We develop customer specific projects in Magento 2.3.x, with different customer specific extensions.

Development is based on a copy of the production database (master.sql), so we do not usually use install scripts to setup the full customer data and products, but do this in the admin panel, if possible.

The master.sql contains the product catalog, but not the customer data.

Thus said, we did not do much automatic testing yet - for reasons.

We want to introduce automated testing now, on "all levels" Magento 2 provides. But it would not make sense to reengineer the full project fixture wise. This is why we would like to base test tests for our custom modules on the master.sql database.

For ApiFunctional tests for example, we found out already, that we can set in phpunit_rest.xml

    <const name="TESTS_CLEANUP" value="disabled"/>
    <const name="TESTS_MAGENTO_INSTALLATION" value="disabled"/>

and in install-config-mysql.php we can use the MySQL credentials for the just imported master.sql and set 'cleanup-database' => false,

Next we found out, that when using fixtures from the sales module vendor/magento/magento2-base/dev/tests/integration/testsuite/Magento/Sales/_files/default_rollback.php cleans up all orders, products and stocks. That is why we would patch that file.

And here it begins to feel messy, that is why I asking here

  1. Is anybody else using this approach?
  2. Is it a very bad idea or could it work?
  3. What are you "best practices" and tricks to make this work?

I totally understand your motivation to simply run the tests against the copy of the production database. I've done that in the past, too, but it also came back to bite me like it is happening to you.

In the following response I'll focus on integration testing, since I think that is where the most value lies. For MFTF or legacy functional tests I can't give any recommendations.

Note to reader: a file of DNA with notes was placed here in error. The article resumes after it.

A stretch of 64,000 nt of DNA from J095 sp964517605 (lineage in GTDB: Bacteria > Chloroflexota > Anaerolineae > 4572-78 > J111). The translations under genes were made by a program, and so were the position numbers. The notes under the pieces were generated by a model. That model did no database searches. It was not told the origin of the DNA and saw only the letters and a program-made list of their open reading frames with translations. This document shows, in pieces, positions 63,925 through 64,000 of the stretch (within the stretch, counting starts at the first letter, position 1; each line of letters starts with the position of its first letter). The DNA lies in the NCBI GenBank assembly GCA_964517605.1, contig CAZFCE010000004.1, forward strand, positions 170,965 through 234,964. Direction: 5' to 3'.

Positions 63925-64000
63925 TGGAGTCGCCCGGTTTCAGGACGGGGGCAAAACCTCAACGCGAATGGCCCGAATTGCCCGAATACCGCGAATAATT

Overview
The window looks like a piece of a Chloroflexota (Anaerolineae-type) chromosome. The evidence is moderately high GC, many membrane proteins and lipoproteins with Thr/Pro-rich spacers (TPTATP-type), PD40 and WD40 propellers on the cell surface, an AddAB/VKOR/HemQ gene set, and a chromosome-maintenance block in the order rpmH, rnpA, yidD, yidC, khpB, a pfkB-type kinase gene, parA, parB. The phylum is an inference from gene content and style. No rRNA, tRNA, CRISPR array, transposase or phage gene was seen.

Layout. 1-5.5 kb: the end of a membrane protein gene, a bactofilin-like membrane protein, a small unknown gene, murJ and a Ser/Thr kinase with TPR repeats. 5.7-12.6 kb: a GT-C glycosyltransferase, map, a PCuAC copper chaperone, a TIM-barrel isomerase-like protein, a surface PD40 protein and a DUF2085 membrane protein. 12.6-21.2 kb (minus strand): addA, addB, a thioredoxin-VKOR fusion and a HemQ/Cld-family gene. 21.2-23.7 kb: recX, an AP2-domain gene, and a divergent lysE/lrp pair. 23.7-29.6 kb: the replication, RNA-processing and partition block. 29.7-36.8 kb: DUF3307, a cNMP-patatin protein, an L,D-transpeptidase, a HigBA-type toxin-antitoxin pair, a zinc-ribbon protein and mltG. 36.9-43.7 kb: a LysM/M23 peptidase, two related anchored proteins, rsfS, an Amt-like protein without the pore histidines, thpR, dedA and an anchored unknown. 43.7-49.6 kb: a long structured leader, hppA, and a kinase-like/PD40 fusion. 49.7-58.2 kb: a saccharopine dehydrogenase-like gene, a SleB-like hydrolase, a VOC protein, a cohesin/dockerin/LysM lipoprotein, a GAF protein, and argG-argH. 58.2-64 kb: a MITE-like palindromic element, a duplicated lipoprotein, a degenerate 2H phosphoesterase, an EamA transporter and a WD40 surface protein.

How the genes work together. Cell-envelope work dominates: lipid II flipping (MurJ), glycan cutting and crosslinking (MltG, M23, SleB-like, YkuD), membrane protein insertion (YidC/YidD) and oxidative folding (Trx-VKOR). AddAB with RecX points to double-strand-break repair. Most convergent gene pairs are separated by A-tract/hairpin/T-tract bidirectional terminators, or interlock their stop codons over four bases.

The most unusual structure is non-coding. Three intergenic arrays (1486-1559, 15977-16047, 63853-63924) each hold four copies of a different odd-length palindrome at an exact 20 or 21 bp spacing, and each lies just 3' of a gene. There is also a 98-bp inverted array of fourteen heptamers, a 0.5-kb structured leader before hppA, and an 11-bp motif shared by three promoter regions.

I think it would make sense to encapsulate the state in master.sql into a set of course grained fixtures. Do not use the fixture script files like the Magento core team does, they are hard to manage, inflexible and full of hardcoded values.

Instead, I suggest writing a set of classes that set up parts of master.sql state. One for the websites and stores, one for the customers, one for the catalog, one for the orders and so on.

In each test suite you can then add @before, @after, @beforeClass and @afterClass annotated methods to trigger the fixtures needed for a specific test, and clean them up afterwards.

Because the fixtures will be rather course grained, it would be very slow to create them with Magento's ORM models. Also, converting the existing DB dump into pure PHP takes a lot of work.

When faced with that issue I decided to split the full DB dump into smaller dumps and imported those by shelling out to MySQL CLI commands to load the files. It worked well enough for me, much better than always working with a fixed DB.

It's probably still a fair bit of work to convert the master.sql dump to individual SQL files, but in my experience having proper test isolation is very much worth it.

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